The timing of Taylor Stormberg’s first appearance in Saturday’s game against Evansville might have raised the eyebrows of some fans.
So did his second.
Bluejay fans used to seeing the junior guard from Omaha Creighton Prep at the end of games in a mop-up role watched him play a couple of minutes in the first half and a couple more in the second. Though Creighton led by double digits most of the game, the outcome was hardly decided when Stormberg took the court.
Bluejay coach Greg McDermott said afterward that a number of factors contributed to Stormberg playing when he did. The most important? He earned the minutes at practice.
“He had some good prep in practice,” McDermott said, “and he knows our stuff better than the guys he’s competing with for playing time.”
Practice performance is McDermott’s bottom line. Some coaches might cut an individual player some slack for uninspired practice habits. Not McDermott.
“I’m not one of those guys that believe you can show up on game night and we’ll see what happens,” he said. “You better bring it every day in practice to prove to your coaches and your teammates that you can be trusted in any situation.”
A problem for Stormberg this past semester is that academic demands forced him to miss about two practices a week. He came out of two-a-day practices during the first week of preseason practice, when school was not in session, playing as well as any of the other players competing for the backup point-guard role.
He lost ground when school resumed, but McDermott met with Stormberg before Christmas and issued a challenge. Get into the gym, the coach told Stomberg, and put in some extra work on your game and your conditioning.
Stormberg took his coach’s advice to heart.
“I shot about 650 or 700 shots in the days before Christmas,” he said. “That’s continued since we got back here for practice. I also worked on my ball-handling and my conditioning, trying to get back in shape.
“My (academic) schedule lightens up in the second semester, so hopefully I can build on what I’m doing now.”
Given a chance to walk-on in 2009 by former coach Dana Altman, Stormberg has embraced the role his coaches have asked him to play. Most of his court time has been logged as a member of the scout team in practice, and he has attacked that assignment with a high level of enthusiasm and intensity.
Before Saturday’s game, he had played 93 minutes in the past 2½ seasons. While tacking on another four minutes against Evansville might not seem significant, Stormberg realized the timing of the minutes were.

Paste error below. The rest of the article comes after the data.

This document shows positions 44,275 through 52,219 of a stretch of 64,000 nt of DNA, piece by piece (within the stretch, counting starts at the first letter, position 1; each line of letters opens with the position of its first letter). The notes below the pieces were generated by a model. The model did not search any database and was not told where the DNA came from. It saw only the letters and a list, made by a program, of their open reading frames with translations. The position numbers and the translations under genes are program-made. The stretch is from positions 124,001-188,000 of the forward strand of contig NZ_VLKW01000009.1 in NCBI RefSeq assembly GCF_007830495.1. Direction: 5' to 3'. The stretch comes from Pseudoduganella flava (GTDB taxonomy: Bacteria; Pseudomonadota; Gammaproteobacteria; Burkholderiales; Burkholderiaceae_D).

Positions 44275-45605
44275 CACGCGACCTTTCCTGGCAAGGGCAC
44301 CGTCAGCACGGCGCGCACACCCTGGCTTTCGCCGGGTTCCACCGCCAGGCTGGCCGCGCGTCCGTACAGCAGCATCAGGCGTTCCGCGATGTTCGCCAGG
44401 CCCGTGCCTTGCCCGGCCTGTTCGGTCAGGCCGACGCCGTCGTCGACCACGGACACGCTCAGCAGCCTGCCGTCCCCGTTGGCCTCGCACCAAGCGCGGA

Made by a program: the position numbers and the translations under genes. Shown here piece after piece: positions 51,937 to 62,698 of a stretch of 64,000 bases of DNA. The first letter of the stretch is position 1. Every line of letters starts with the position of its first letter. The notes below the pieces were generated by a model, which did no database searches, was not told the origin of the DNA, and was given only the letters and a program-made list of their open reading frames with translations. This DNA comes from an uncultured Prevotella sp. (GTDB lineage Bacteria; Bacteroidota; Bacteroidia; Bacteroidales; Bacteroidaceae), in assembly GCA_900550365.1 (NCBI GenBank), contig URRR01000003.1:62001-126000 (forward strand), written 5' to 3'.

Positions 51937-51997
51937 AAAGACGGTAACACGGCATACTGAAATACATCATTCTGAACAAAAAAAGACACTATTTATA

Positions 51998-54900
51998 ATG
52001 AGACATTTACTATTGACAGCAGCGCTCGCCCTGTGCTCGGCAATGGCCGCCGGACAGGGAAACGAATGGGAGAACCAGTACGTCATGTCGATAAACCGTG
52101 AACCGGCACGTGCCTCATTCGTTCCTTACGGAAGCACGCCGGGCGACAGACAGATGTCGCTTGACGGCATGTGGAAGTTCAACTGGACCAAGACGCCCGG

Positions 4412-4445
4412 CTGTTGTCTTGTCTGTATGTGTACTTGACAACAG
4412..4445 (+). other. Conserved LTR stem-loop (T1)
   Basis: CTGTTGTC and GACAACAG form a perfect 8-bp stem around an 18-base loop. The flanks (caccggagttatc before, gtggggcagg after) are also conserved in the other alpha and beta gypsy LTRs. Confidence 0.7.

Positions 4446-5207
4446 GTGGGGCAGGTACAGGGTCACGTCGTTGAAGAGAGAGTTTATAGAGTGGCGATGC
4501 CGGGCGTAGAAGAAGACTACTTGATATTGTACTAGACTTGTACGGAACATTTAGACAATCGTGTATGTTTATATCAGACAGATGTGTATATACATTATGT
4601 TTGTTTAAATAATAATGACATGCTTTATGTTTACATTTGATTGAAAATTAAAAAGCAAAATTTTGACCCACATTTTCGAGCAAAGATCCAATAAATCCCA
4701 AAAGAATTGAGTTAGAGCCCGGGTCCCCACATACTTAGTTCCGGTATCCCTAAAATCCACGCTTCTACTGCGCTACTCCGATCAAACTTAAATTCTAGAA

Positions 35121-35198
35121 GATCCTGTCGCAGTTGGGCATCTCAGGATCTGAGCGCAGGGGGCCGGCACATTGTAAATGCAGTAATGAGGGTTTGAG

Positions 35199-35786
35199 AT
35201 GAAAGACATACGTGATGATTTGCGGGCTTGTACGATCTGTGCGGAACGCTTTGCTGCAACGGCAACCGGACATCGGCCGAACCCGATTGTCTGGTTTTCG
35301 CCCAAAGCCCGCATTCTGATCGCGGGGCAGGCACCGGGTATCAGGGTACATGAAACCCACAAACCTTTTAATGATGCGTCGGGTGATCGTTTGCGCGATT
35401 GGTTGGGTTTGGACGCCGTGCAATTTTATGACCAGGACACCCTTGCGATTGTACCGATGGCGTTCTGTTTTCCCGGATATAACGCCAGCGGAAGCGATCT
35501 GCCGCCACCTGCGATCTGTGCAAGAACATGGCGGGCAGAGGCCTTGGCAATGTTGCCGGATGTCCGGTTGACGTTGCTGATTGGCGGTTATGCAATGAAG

“Coach told me before the (holiday) break that if I put in the effort and I put in the time that I’d see the results,” Stormberg said. “I got some minutes when Mac first came here my redshirt freshman year, and I’ve been working hard ever since then.
“Getting a chance is a dream come true, and it just shows that patience and hard work pays off in the end.”
A finance-accounting major, Stormberg is smart enough to know that the situation Creighton faced Saturday might have contributed to his getting a chance. Evansville runs a motion offense that is difficult to defend if a player hasn’t faced it before.
Stormberg had, while true freshman Andre Yates and redshirt freshman Nevin Johnson had not. Yates did play a minute but McDermott said he preferred going with the more experienced hand against the Purple Aces.
“Taylor has been around,” McDermott said. “He understands where we have to get the ball and he knows what he can do and what he can’t do. He can shoot an open shot, but other than that, he just plays the game.
“My trust level with Taylor is high because he understands everything. He’s been through it. Andre is still learning but when you’ve never defended Evansville, you don’t want to throw a freshman that hasn’t done it into the fire. That’s not fair to him.”
McDermott said game situations could dictate Stormberg’s playing time in upcoming games.
“There are games where we’re going to need a guy that can attack and make some plays and be a little more athletic defensively,” McDermott said. “In other games, we’re just going to need someone that’s solid and will make the right plays.
“I’ve got confidence in Taylor, but I also have confidence in Andre and Nevin and Geoff (Groselle). Hopefully, when the situation calls for their number to be called, they’ll be prepared to contribute.”
Stormberg’s playing time against Evansville came with a bonus. He found himself open in the corner and buried a 3-point shot that put the Bluejays above the 75-point mark required for free pizza for season ticket-holders.
“It felt fantastic when it went in,” Stormberg said. “I’ve been shooting so many in practice with nobody there that it’s a confidence booster when you knock one down with somebody running at you.”
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